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  1. #1171
    Barely A Member sparticus's Avatar
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    Although I'm still not sure about the Penn State gag.

  2. #1172
    Completely sauced... klinton's Avatar
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    Quote Originally Posted by Star_Jammer View Post
    Gifted?

    And that started with Xavier, mind you.
    Right? Mutant is a classification. We don't go around calling ourselves 'homosapiens'.
    Freedom is merely the ability to live without fear of persecution.

  3. #1173
    The Professional marvell2100's Avatar
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    I'm loving all the pro-Alex avatars! Great job!
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  4. #1174
    The Professional marvell2100's Avatar
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    Quote Originally Posted by klinton View Post
    Right? Mutant is a classification. We don't go around calling ourselves 'homosapiens'.
    Lol. You had me rolling with this one.
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  5. #1175
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    Quote Originally Posted by Boots View Post
    No if he expounded on why he hate's the term "mutant" And why he was contemplating on joining wanda's no more mutants stand and you have a leader
    with an identity crisis, just because some mutants do evil. It feels like a sock poppet on the podium it reak's of fear and grief and I don't know if you can salvage a character like that.
    No. Let's do a discourse analysis. Here is the dialogue of the Havok character in the comic:

    "I don't see myself as born into a mutant cult or a religion. Having an X-gene doesn't bond me to anyone. It doesn't define me.

    In fact, I see the very word "mutant" as divisive. Old thinking that serves to further separate us from our fellow man. We are all humans of one tribe. We are defined by our choices, not the makeup of our genes.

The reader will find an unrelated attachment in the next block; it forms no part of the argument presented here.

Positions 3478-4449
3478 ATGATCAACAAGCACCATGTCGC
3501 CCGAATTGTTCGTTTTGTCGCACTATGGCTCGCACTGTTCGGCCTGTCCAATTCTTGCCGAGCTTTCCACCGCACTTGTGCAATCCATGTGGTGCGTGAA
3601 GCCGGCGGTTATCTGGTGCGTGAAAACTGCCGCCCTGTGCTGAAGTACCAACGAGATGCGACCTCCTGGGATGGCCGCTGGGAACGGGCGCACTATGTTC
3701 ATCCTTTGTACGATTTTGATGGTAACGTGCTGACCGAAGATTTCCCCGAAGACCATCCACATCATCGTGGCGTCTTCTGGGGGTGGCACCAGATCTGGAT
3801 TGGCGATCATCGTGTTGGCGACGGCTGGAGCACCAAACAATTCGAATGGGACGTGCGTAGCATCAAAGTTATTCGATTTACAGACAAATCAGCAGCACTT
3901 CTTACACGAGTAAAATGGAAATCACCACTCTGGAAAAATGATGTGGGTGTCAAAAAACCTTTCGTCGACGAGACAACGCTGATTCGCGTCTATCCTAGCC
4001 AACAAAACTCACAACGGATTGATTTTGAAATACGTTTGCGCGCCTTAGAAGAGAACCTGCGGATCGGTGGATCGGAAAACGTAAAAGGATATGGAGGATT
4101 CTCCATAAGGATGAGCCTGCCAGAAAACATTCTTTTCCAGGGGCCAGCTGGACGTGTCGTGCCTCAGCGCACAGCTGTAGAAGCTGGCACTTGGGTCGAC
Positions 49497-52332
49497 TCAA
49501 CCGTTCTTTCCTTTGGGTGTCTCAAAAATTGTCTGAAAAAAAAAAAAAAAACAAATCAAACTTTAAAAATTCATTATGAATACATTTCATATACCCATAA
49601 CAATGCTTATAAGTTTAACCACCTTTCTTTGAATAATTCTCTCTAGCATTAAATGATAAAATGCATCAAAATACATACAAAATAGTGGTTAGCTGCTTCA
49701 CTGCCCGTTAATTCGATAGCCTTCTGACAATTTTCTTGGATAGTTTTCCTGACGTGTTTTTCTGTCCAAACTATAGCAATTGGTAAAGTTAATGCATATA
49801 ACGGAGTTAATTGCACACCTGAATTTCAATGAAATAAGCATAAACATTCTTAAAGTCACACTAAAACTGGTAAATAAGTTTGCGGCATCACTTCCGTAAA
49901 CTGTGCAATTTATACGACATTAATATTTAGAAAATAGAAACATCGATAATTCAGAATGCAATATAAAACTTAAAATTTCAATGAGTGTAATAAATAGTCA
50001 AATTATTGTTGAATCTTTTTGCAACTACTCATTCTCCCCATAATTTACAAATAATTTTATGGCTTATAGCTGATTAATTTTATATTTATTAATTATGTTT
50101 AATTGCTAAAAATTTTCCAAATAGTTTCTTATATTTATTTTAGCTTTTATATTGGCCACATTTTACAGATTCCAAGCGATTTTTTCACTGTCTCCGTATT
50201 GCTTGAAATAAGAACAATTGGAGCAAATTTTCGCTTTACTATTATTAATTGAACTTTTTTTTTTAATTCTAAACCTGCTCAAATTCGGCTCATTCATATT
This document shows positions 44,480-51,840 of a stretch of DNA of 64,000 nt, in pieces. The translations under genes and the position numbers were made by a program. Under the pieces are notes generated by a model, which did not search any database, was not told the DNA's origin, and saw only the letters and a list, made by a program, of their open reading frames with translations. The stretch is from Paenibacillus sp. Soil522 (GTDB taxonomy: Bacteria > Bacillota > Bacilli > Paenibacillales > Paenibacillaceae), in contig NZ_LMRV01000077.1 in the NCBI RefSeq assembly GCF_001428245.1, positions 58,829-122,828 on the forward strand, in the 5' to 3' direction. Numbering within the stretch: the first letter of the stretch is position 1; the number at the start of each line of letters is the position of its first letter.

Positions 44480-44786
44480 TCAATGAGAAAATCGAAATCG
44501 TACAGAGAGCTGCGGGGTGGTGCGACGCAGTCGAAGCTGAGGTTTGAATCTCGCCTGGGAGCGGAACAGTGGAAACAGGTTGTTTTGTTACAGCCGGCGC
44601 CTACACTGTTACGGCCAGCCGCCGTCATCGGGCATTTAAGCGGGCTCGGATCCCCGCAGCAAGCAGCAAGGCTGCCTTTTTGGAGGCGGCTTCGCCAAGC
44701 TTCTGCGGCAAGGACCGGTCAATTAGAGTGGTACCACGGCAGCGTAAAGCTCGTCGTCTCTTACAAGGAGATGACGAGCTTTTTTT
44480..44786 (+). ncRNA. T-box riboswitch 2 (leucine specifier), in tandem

So, please, don't call us mutants. The "M" word represents everything I hate."

    There's no reference here to not wanting to be associated with evil. There are no linguistic markers of fear and grief. NOTHING of that sort.

    There's also no disavowal of having an x-gene. NOTHING of that sort.

    What he is disavowing is the label mutant. Because for him, it is divisive (mutants | humans). A close reading would show that his idea of the divisiveness may have been based on his experience that his genetic makeup has been used by other people to define who he is "bonded" to, who is his "cult" and what his "beliefs" are. He is arguing against geneticism, which in the Marvel Universe is portrayed as a prevalent belief used to discriminate against other people. In the real world, there is a real geneticist movement, a successor of eugenics, which forwards the belief that all human behavior is determined by one's genetic makeup.

    What Havok is forwarding is that he be judged based on his choices, not his genetic makeup. He is basically forwarding a very modernist position, that his actions be judged based on performance not based on "essential' qualities. It's like Talcott Parsons pattern variables theory of achievement (modern society) vs. ascription (traditional society).

    I am glad that we are seeing different positions being forwarded in the different mutant books. I actually find it good that Remender is injecting some ideas from labeling theory into the discussion. Here is a summary of the propositions of labeling theory from the Blackwell Encyclopedia of Sociology.

    "Labeling theory argues that initial acts of child misbehavior are harmless acts of primary deviance; if left alone, children would mature out of misbehavior. While the children define such acts as ‘‘play’’ or ‘‘mischief,’’ the adult community defines them as ‘‘bad’’ or ‘‘evil.’’ The community, which includes parents, teachers, and juvenile justice officials, labels the acts as ‘‘delinquent,’’ and the child as ‘‘bad’’ or ‘‘evil,’’ in need of treatment or reform. The label, in turn, affects the self image of the child, who comes to internalize the label, which produces more deviance, and more labeling. This escalating process of labeling can eventuate in the youth caught up in the legal system, stigmatized by society, isolated from conventional groups, and left with a deviant self image. The result can be a self fulfilling prophecy, as an otherwise conforming child fulfills the prophecy of the initial labeling of harmless acts, through deviance amplification."
    Last edited by erwinrafael; 03-30-2013 at 05:18 AM.
    I don't think there's a current mainstream American superhero comic book that can touch Hawkeye right now. Brilliant all the way. Entertaining and technically outstanding at the same time.

  6. #1176
    The Professional marvell2100's Avatar
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    Quote Originally Posted by erwinrafael View Post
    No. Let's do a discourse analysis. Here is the dialogue of the Havok character in the comic:

    "I don't see myself as born into a mutant cult or a religion. Having an X-gene doesn't bond me to anyone. It doesn't define me.

    In fact, I see the very word "mutant" as divisive. Old thinking that serves to further separate us from our fellow man. We are all humans of one tribe. We are defined by our choices, not the makeup of our genes.